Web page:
- The peak-to-valley landscape along the Incomappleux River is diverse and spans alpine ecosystems, inland temperate rainforest, valley bottom wetlands, streams, and lakes. The Incomappleux River is a major tributary to the Columbia River. The river system supports kokanee salmon and bull trout, as well as plentiful waterfowl and wetland birds.
- The forests contain substantial areas of mature and old growth trees, with some ranging from 800 to 1,500 years old. Researchers have identified several at-risk species of plants, mosses and lichen in this valley.
- Several species listed on the federal Species at Risk Act are found in the Incomappleux Valley, including two endangered bat species (northern myotis and little brown myotis), southern mountain caribou (threatened) and cryptic paw, a lichen species of special concern.
- The northern edge of the Incomappleux Valley project area abuts Glacier National Park, increasing important habitat and landscape-level connectivity for wide-ranging animals across the southern interior mountains of BC.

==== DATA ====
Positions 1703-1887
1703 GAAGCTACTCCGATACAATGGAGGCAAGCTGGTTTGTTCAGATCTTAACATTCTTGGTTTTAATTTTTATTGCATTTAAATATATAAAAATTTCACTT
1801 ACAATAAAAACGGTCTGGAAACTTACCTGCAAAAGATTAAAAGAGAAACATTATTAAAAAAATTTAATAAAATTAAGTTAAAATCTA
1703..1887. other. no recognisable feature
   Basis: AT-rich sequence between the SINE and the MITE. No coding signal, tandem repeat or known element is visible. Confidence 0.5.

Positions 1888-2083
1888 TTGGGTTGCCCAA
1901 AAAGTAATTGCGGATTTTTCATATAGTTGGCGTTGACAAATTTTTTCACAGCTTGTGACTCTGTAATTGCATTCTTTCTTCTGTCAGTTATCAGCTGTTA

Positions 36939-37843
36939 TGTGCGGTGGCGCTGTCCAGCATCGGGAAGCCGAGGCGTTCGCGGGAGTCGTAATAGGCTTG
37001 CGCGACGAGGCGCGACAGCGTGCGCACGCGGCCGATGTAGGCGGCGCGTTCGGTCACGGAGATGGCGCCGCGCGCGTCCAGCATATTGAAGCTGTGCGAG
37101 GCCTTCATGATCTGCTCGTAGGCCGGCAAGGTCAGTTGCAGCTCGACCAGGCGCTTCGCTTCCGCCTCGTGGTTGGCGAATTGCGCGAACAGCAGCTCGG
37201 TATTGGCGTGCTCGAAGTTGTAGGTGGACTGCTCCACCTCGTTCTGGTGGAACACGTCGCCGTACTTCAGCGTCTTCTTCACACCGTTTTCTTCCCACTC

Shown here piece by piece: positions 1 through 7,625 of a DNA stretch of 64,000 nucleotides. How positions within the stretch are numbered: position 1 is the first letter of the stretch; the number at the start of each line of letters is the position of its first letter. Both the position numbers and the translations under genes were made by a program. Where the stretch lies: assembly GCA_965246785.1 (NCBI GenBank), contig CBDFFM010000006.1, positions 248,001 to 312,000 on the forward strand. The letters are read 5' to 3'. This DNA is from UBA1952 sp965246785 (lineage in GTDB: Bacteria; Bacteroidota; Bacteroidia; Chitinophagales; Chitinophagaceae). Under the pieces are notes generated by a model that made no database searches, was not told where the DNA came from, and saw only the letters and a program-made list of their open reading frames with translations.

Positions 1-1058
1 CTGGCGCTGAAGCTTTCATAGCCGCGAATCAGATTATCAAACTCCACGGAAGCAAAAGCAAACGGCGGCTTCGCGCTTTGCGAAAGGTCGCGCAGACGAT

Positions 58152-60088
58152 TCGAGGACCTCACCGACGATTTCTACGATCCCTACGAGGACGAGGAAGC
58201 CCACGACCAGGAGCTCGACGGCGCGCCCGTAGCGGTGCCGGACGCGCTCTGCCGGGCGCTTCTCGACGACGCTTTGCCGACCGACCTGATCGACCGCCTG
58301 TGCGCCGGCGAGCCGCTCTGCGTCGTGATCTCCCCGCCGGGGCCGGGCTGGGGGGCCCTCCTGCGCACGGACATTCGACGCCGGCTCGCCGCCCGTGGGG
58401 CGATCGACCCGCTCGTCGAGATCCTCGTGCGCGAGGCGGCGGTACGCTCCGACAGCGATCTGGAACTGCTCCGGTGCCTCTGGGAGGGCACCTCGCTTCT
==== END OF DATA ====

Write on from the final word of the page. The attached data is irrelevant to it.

- The project area includes 58,000 hectares which is now designated as a provincial conservancy, plus an additional 17,000 hectares that is protected from commercial timber harvest.
- Through partnerships, NCC has supported the conservation of more than 15 million hectares (150,000 square kilometres). That’s equivalent to more than four times the size of Vancouver Island, conserving habitat for 244 species at risk. These lands store nearly two billion tonnes of carbon. And every year they pull another 3.2 million tonnes of carbon out of the atmosphere — about the equivalent of the lifetime emissions of 700,000 passenger vehicles.
Photos and video
The Nature Conservancy of Canada (NCC) is the country’s unifying force for nature. NCC seeks solutions to the twin crises of rapid biodiversity loss and climate change through large-scale, permanent land conservation. As a trusted partner NCC works with people, communities, businesses, and government to protect and care for our country’s natural areas. Since 1962, NCC has brought Canadians together to conserve and restore more than 15 million hectares.
The Canada Nature Fund supports the protection of Canada’s biodiversity through the creation of protected and conserved areas and through initiatives that help to recover species at risk. The Fund is available to not-for-profit and Indigenous organizations, provinces and territories, and others.